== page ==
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Japan's ex-bank regulator urges lenders to scrutinise portfolios amid market rout

Tan KW
Publish date: Mon, 27 Mar 2023, 06:18 PM
Tan KW
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TOKYO  Japanese banks should scrutinise their foreign currency-denominated portfolios and holdings of low-liquidity assets in the wake of the recent global market rout, Tokio Morita, a former executive of the country's banking regulator, said on Monday.

Worries of systemic bank stress have jolted global financial markets, as the collapse of two US lenders and a Swiss government-orchestrated takeover of troubled Credit Suisse earlier this month shook investor confidence over the broader banking sector.

Japan's generous deposit guarantee system and the small ratio of online to traditional banking accounts meant domestic lenders are unlikely to face the kind of rapid deposit withdrawals that took down Silicon Valley Bank, said Morita, former vice minister for international affairs at the Financial Services Agency (FSA).

"Japan's financial system is extremely stable and yen liquidity is abundant," so the risk of domestic banks suffering a contagion was small, he told Reuters in an interview.

But Morita warned against complacency, saying that domestic banks must safeguard against potential spillovers such as by reassessing their portfolios.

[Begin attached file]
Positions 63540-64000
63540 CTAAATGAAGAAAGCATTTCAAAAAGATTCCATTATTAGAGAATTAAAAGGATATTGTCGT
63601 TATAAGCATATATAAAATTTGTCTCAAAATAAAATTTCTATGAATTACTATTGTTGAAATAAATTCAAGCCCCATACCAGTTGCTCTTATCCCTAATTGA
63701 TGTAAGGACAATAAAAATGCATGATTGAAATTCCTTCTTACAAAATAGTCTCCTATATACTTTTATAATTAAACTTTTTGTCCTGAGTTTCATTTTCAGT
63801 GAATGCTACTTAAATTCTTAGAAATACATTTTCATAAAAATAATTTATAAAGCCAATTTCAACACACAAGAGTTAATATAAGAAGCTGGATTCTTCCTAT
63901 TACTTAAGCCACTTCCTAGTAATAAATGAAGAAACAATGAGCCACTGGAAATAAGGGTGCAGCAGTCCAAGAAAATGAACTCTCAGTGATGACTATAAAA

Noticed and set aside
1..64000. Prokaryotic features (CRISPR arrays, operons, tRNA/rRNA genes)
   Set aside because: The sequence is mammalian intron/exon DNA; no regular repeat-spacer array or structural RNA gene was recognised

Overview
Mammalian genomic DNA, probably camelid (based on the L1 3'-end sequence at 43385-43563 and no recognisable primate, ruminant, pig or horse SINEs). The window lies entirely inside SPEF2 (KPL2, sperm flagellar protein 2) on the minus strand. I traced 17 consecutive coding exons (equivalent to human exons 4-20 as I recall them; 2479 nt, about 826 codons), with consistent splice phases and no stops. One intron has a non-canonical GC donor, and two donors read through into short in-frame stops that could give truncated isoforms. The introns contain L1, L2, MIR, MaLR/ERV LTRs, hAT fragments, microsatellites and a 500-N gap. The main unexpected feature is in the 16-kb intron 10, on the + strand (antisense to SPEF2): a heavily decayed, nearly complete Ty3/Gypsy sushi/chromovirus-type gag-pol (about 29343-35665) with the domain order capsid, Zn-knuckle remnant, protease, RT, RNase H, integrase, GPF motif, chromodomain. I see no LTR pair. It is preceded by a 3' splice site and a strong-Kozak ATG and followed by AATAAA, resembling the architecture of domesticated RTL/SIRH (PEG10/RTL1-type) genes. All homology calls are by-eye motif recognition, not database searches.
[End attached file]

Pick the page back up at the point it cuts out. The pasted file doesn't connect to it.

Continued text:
"Mega banks must reassess their dollar- and other foreign currency-denominated liquidity positions," and ensure they are well-equipped to weather any spike in overseas funding costs, he said.

The lenders must also scrutinise risks associated with their holdings of low-liquidity assets in case global market trade for such instruments dry up, he said.

Well-versed in global financial regulation, Morita took part in policymakers' efforts to contain the fallout from the collapse of Lehman Brothers in 2008.

Morita said he did not expect many other banks to follow the demise of Silicon Valley Bank and Credit Suisse, whose troubles were due mostly to their unique or high-risk business models.

"This time, policymakers also have various safety nets in place," he said. "It's quite different from the time Lehman collapsed." 

 


  - Reuters

 

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